A word on my academic history, surely discussed elsewhere in this or the old blog. I have been known to have a severe anxiety attack upon the preparation of every first assignment for new classes, especially for new classes in the first year, first semester of a new academic endeavor. The intensity of my anxiety typically declined as I would venture further into a course of study, but… frequently, even in the third year of a program, the first time I was called upon to demonstrate what I was learning, I’d freak out. (Sometimes the last time as well- that last seminary paper was like pulling teeth!!) Now this wasn’t so bad that I required meds to regulate my anxiety, it wasn’t crippling. I’d get the papers written and I’d get them turned in. But I’d also subject my nearest and dearest to whining, writhing, fretting, moaning- about my stupidity, my inadequacy, my complete failure at the task I had been assigned. I’d finish the paper and would be POSITIVE it was was the worst paper ever submitted to a professor.
And then I’d get an A. Usually.
I know. It would be easy to find me (the old me) obnoxious.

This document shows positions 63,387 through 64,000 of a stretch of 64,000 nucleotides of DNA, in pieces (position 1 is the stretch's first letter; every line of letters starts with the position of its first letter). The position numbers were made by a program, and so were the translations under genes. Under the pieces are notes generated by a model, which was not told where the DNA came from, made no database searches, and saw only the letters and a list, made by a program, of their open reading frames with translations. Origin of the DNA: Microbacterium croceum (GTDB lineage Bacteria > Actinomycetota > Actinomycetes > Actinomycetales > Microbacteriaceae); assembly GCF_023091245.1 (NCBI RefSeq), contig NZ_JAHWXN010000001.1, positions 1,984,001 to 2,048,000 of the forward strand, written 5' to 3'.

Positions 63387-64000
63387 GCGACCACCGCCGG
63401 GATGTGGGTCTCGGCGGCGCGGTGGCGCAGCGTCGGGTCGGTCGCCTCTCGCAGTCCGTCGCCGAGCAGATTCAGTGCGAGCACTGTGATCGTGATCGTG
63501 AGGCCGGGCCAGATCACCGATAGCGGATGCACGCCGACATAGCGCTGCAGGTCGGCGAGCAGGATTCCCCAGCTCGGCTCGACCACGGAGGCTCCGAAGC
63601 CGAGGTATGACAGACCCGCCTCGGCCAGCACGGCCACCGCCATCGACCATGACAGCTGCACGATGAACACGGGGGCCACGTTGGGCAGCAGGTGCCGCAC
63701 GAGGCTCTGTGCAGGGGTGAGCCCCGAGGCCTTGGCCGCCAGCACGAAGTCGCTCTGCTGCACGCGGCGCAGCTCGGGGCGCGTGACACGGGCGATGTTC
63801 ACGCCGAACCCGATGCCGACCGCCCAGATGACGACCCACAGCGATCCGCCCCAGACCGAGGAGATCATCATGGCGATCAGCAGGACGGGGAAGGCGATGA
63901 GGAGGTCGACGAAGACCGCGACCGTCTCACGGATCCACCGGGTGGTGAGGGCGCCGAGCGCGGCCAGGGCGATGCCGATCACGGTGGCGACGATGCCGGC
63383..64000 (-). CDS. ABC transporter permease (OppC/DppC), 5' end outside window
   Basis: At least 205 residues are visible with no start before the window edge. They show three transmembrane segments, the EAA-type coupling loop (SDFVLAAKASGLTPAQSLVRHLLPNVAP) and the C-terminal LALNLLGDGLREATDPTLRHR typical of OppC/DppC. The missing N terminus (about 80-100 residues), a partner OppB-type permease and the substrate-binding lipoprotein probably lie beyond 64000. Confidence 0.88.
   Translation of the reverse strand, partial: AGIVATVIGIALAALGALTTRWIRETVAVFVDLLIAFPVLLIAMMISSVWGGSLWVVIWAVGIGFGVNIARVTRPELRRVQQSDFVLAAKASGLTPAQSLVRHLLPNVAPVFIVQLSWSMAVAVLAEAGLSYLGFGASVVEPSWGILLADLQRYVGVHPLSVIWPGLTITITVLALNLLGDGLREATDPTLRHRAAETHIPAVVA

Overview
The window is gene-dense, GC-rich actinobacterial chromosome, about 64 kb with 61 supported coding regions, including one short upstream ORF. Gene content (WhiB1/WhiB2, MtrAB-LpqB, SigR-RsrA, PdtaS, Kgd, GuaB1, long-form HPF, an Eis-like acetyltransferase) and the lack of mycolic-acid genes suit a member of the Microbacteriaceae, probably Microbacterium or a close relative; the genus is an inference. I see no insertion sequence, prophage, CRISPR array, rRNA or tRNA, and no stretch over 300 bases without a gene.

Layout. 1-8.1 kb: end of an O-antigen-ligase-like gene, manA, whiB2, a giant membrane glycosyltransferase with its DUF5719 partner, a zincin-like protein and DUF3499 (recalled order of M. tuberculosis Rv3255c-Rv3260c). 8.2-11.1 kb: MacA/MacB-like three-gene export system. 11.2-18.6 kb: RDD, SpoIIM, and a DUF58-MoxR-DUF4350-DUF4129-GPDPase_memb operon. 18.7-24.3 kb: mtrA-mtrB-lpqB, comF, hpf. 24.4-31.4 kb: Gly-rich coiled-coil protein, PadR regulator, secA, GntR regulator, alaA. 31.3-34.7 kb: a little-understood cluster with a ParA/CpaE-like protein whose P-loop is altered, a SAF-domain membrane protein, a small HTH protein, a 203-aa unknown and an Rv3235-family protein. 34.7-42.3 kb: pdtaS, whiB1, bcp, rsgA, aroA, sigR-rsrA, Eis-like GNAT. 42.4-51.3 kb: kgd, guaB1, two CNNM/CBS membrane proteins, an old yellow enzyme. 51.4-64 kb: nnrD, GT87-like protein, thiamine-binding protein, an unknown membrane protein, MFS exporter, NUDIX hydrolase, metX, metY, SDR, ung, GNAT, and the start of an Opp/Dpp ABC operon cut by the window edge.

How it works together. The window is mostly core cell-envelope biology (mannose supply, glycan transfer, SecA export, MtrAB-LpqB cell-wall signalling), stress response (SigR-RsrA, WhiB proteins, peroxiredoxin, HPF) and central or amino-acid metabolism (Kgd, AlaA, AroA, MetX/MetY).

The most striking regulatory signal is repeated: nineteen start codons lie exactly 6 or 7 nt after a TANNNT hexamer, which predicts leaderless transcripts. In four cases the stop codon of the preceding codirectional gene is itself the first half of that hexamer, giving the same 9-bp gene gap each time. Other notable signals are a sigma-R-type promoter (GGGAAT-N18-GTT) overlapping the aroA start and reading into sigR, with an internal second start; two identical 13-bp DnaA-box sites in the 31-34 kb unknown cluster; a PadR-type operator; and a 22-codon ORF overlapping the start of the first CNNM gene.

So, though I managed the overwhelmed feelings of last week with relative poise and grace, though I managed to feel the feelings without latching on (too tightly) to thoughts about my inadequacy, incompetency, what have you… I wondered… if… when it came time to write this first close commentary and prepare an oral presentation if I’d be swept away in the waves of anxiety and insecurity and discover that indeed “plus ça change, plus c’est la même chose” (the more that changes, the more that stays the same). But… even though I didn’t get a draft written on Tuesday as I had wanted to, the powerful anxiety never showed up. I slept well after my birthday guests left Tuesday night. Spent Wednesday morning finishing careful notes on the essay on which I was to offer close commentary, spent much of Wednesday afternoon drafting my commentary, sending occasional e-mails to the prof for clarification about various dimensions of the assignment, finished a draft that was way too long, but… let it go. I then shifted my energies to finishing my reading for Friday morning’s class because we have to post on an on-line discussion board every week before 11 on Thursday and knew that if I didn’t get that done Wednesday it wasn’t going to happen. I managed to finish reading a write an (again too long) post for the discussion board. Mind you, I didn’t leave the library until after 6. I had arrived at 8:30, I took one hour break for community worship. It was a brutally long day. But it was not an anxiety ridden day. I wasn’t sure if my posting made any sense, but I let it go. And then bussed it home. I did enlist Kev’s help in trimming nearly three hundred words from my draft (thank you, dear one). The paper I ended up with was still too long, but… I felt good about it. I felt like I had done my best with a new task and new that I would have another chance, in a few weeks, to try again, and that surely, then, I would do better. I went to bed not having figured out my oral presentation, not having printed my final draft, but… I slept well.